Perpetual Blending

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So my idea is that i'll brew a beer (probably either a stout or a barely wine) and I'll let it age for a year. Approx 2 weeks before batch #1 is a year old, i'll brew batch #2. And I'll repeat this cycle year after year. Each time I'll pull an equal amount of each vintage and blend them together. So basically after 5 years, I'll have a beer that's a blend of beers that are ages 1, 2, 3, 4, and 5). Has anyone thought about doing something like this or has anyone attempted this and if so what issues did you run into, besides lacking patience to not touch the beers til they are ready.
 

Sammy86

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This is a great idea! Never done it myself but it does sound like an interesting project!

I personally wouldn't have the patience or time(got twins and a son all under 4) but definitely sounds cool.

This would be a great place to document the project as well!
 

VikeMan

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As @day_trippr said, this is basically a solera.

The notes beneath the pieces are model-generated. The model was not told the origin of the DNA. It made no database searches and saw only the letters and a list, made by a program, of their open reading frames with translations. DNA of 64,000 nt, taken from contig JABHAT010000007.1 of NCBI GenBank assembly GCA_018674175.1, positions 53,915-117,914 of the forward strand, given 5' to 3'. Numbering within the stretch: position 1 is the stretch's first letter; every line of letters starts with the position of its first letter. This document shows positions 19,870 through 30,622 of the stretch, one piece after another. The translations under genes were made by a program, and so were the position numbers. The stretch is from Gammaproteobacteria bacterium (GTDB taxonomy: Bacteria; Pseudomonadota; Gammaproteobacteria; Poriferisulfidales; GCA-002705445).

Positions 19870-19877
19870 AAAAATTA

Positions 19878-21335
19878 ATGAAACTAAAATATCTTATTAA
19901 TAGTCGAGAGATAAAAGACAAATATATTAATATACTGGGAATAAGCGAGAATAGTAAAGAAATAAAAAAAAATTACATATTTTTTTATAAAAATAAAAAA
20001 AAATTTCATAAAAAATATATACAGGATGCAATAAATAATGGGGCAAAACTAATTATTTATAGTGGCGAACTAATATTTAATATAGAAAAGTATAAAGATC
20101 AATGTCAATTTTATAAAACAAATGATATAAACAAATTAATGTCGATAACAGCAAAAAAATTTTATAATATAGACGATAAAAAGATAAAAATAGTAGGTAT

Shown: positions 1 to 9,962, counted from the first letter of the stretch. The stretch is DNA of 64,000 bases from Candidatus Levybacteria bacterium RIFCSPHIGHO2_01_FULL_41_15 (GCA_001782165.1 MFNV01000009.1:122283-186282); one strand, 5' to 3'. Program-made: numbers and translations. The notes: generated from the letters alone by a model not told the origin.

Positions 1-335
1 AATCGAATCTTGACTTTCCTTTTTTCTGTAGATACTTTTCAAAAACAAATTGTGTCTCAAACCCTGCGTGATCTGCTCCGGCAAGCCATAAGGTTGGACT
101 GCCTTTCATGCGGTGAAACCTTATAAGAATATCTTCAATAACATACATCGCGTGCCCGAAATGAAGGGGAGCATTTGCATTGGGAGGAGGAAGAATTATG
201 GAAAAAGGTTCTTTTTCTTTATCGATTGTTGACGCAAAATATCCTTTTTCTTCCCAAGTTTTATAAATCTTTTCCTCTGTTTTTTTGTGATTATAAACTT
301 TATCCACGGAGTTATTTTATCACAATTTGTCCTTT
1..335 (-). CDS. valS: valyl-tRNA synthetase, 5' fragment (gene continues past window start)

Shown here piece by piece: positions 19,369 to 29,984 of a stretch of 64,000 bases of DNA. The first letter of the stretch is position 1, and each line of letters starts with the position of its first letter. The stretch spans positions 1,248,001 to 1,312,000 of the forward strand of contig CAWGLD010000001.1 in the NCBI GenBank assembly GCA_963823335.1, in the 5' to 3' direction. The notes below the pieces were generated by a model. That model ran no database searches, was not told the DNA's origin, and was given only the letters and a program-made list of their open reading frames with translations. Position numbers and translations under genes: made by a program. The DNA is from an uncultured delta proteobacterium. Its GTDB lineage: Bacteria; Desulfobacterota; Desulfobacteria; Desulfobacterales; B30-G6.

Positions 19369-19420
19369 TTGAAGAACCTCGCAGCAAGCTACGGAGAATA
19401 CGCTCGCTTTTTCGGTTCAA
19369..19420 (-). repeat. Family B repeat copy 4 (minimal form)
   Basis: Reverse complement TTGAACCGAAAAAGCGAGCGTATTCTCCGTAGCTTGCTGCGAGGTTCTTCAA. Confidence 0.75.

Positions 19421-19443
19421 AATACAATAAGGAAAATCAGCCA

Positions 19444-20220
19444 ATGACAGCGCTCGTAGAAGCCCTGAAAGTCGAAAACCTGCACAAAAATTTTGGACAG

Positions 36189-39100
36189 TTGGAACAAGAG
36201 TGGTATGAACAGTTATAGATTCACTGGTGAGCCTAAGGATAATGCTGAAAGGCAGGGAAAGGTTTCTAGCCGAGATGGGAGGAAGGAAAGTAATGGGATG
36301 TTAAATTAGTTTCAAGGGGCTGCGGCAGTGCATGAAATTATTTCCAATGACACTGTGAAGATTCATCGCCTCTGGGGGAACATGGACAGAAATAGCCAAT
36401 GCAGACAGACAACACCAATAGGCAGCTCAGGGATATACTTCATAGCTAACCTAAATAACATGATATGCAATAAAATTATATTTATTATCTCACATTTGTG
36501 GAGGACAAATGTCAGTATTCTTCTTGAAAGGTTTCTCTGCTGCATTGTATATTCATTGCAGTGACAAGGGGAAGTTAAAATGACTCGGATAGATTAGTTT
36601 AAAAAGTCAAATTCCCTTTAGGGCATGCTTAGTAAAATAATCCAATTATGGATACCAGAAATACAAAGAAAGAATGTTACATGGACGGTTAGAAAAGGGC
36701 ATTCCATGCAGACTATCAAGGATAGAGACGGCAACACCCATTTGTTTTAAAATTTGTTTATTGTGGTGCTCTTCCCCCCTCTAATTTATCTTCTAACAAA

The soleras I've seen have been barrel projects incorporating bacteria and brett.

Here's an article with a bit of information on beer specific "soleras."
 
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@day_trippr - my understanding is a solera is done in barrels and for sour styles of beer and the beer actual ferments from yeasts picked up in the barrel. If i do any barrel aging i'll probably just use wood chips soaked in my favorite whiskey, bourbon, or rum.
 

mashpaddled

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@day_trippr - my understanding is a solera is done in barrels and for sour styles of beer and the beer actual ferments from yeasts picked up in the barrel. If i do any barrel aging i'll probably just use wood chips soaked in my favorite whiskey, bourbon, or rum.
They can and are done for non-sour beer. The Bruery, for example, uses a solera process with their annual beers which are a clean strong ale. They do use barrels but the beer isn't sour.

The big challenge for you will be controlling oxidation. As you rack beer/wort in and out of the vessel you either need to move liquid under CO2 or trigger a new fermentation in the vessel as you rack in to take up the oxygen brought in by racking between vessels. Adding a small amount of priming sugar will be sufficient to do the trick.
 
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